There are believers who would say we come to God only through revelation. He speaks only to those who open their hearts to Him. If you don’t experience God directly, you are lacking an open heart. It reminds me of the expression, “To those who understand, no explanation is necessary. To those who don’t, no explanation is possible.” The “open heart” defense says nothing about the ontological status of God. To say, “God spoke to me today, and I believe,” does not resolve the contradictions. It raises suspicions about who really spoke to you.

    “Atheist” has always been synonymous with something bad or obnoxious. I view atheism as a rational philosophical position. I take it seriously. It’s not a parlor game or chic position to take to get on talk TV. I’ve met atheists I couldn’t stand and I’ve met Christians who were genuine people. And vice versa.

    I can project terrible things happening to people I care for, and try to imagine how I would react. Maybe I would collapse like a weakling. Maybe I’d stand tall. If I embraced beliefs that at root I didn’t respect, I would only be drugging myself to deal with the pain. It would not change the status of the arguments for or against the existence of God.

    We each have a conscience we report to, and I can come clean only by embracing reason, which implies in matters of religion, atheism.

    George Smith

    • Bob Murphy says:

      “Atheist” has always been synonymous with something bad or obnoxious.

      Mr. Smith, sometimes my “cute” blog comments backfire. I was joking with the banter in this one. I used to be an atheist myself, so I know there are strong intellectual reasons for the position.

      Having said that, if you look at a sampling of the “Religious”-tagged posts here, I think you will agree that “atheist” on this blog is largely synonymous with something bad or obnoxious.

      • Ken B says:

        @George Smith:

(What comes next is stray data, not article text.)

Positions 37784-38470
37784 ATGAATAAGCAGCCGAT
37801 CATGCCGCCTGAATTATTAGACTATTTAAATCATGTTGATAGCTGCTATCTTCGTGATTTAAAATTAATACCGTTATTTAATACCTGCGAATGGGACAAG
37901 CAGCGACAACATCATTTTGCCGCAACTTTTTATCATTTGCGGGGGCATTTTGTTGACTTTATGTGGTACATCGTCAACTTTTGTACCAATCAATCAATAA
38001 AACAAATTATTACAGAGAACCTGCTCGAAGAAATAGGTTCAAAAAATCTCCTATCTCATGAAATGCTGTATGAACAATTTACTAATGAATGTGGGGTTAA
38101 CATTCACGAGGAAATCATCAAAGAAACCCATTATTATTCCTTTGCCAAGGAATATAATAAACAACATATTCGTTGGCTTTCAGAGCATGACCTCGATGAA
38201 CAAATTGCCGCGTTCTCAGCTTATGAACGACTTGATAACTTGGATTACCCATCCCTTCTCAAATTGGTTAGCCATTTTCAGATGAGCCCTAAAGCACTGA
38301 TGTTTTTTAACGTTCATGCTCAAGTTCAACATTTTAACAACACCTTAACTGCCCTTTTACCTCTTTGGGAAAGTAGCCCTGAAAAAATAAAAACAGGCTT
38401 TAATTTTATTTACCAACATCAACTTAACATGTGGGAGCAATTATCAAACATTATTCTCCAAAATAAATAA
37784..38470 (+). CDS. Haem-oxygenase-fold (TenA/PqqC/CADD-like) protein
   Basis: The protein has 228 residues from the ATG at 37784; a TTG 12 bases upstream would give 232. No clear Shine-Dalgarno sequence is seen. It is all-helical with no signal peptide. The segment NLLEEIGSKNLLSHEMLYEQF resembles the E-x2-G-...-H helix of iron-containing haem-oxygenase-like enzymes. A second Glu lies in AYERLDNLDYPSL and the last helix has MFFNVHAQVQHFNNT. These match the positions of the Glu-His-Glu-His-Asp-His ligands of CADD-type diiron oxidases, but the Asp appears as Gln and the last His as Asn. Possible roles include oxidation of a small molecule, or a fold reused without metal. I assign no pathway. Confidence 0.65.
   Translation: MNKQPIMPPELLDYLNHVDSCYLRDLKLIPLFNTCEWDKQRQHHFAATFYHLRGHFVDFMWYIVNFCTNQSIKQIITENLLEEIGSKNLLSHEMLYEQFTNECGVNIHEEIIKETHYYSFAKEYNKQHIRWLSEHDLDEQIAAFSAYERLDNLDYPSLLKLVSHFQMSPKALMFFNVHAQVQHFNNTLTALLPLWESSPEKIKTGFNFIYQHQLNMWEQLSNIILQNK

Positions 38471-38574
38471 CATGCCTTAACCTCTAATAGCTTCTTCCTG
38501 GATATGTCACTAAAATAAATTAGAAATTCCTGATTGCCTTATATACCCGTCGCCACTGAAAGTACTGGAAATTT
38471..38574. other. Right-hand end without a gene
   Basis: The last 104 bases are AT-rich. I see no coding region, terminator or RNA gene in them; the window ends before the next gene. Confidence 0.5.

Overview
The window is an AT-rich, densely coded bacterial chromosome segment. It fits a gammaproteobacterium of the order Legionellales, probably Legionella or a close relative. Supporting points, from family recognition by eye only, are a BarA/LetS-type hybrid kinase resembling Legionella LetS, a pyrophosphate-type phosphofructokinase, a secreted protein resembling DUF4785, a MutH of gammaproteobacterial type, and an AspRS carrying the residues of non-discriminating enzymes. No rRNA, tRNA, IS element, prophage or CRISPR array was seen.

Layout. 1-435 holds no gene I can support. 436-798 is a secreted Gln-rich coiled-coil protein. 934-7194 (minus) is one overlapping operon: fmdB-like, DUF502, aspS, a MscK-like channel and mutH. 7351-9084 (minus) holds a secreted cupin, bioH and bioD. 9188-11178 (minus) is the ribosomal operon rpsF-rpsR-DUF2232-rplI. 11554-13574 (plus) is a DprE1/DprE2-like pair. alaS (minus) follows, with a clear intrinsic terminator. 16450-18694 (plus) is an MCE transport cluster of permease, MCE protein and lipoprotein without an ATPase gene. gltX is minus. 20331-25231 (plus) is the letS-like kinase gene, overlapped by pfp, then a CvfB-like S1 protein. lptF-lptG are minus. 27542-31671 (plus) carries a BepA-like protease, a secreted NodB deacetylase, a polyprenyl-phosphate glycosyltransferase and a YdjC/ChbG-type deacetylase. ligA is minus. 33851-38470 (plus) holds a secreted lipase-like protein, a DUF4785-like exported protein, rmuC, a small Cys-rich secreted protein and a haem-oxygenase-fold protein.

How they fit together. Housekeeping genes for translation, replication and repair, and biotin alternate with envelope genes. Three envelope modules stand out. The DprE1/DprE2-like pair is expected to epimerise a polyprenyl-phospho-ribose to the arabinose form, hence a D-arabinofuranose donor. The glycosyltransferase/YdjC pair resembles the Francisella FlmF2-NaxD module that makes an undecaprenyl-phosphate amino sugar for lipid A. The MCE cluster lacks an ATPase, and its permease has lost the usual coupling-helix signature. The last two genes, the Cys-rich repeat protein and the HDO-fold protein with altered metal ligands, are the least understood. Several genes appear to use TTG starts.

Bob is quite right. You just need to notice the quotation marks: “atheist”. “Atheist” the word is used as a term of abuse, a synonym for bad or obnoxious, by many on this blog. It is refreshing to see Bob confess to this: admitting you have a problem is the first step to a cure!

        • Bob Murphy says:

          George, just read through Ken B.’s comments in particular. Then you will understand me. Not that you will endorse, but you will understand.

          • Ken B says:

            Start with this one

            • Egoist says:

              So if, “heaven forbid”, Murphy and his entire family are wiped out by a roving gang of murderers, would Murphy be OK with everyone else responding with

              “Jesus said ‘let him who has not sinned cast the first stone’. Since every person in the world is (allegedly) a sinner, nobody can punish these murderers. So we must let the murderers go free and “let God sort them out”!”

              If Murphy is OK with this Jesus recommendation, then Jesus’ dictum would also say not to touch genocidal maniacs either, and just like them destroy the entire human race, since, after all, everyone are allegedly sinners and so everyone cannot cast any stones!

              Hey neat, this sounds like a religion I can use for my advantage. All I need to do is threaten every Christian with death if they don’t become my slave, and none of them can cast any stones at me, since they’re all sinners.

              Oooh boy talk about a self-detonating mythology.

              • Bob Murphy says:

                Egoist, it takes more than one guy to implement a genocide. I actually think the 20th century would have been less bloody if the US government hadn’t fought the Germans twice, and if (after doing so) it hadn’t fought Communists in Asia. Notice that that reduces to your alleged reductio ad absurdum, and yet the position “I don’t think the US should have entered those wars” isn’t so radical, is it? You might even believe it yourself.

              • Ken B says: